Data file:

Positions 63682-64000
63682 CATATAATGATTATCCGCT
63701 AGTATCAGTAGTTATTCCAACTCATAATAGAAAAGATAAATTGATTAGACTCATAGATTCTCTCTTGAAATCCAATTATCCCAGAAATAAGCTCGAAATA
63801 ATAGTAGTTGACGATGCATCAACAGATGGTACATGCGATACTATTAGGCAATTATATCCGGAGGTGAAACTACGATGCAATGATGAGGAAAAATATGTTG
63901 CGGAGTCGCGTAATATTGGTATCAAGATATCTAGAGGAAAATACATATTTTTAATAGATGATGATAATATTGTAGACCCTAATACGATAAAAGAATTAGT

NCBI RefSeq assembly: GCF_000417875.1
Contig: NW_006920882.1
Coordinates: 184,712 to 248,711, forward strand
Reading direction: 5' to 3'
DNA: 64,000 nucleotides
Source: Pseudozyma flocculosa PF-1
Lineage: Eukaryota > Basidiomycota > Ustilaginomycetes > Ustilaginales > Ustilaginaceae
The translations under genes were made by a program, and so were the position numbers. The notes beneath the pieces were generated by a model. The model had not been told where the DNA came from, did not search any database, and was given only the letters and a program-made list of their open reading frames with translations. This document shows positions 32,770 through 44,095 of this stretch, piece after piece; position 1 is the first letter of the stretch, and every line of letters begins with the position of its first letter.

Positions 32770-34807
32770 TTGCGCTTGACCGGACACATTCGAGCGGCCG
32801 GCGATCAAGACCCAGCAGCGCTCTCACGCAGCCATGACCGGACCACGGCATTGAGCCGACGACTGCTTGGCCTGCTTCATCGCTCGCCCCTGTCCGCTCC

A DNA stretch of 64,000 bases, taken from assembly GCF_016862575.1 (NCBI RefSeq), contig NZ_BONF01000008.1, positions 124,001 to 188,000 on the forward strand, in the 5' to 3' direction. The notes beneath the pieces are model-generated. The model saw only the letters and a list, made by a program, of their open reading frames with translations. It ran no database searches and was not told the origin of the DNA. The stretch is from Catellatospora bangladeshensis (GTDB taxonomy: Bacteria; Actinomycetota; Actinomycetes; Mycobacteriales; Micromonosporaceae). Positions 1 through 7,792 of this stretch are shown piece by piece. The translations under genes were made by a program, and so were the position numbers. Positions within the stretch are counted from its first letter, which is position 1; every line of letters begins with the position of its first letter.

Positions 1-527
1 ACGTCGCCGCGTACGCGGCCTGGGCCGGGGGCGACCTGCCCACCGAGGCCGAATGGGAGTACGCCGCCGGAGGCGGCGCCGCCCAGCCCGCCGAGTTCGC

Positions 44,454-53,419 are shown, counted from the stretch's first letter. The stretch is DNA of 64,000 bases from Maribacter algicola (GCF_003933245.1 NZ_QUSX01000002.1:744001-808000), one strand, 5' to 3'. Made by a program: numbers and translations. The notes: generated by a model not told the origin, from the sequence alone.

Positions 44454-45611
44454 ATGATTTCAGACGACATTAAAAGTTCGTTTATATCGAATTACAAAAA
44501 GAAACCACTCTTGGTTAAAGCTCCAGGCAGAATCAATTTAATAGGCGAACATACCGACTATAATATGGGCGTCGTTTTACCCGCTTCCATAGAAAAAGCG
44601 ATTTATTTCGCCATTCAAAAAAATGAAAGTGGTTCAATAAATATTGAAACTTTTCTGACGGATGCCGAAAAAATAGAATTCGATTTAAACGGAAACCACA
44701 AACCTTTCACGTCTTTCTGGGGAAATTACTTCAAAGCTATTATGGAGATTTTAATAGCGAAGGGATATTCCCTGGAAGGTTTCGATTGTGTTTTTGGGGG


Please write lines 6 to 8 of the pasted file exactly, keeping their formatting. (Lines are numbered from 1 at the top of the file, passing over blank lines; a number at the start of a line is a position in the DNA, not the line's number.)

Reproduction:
NCBI RefSeq assembly: GCF_000417875.1
Contig: NW_006920882.1
Coordinates: 184,712 to 248,711, forward strand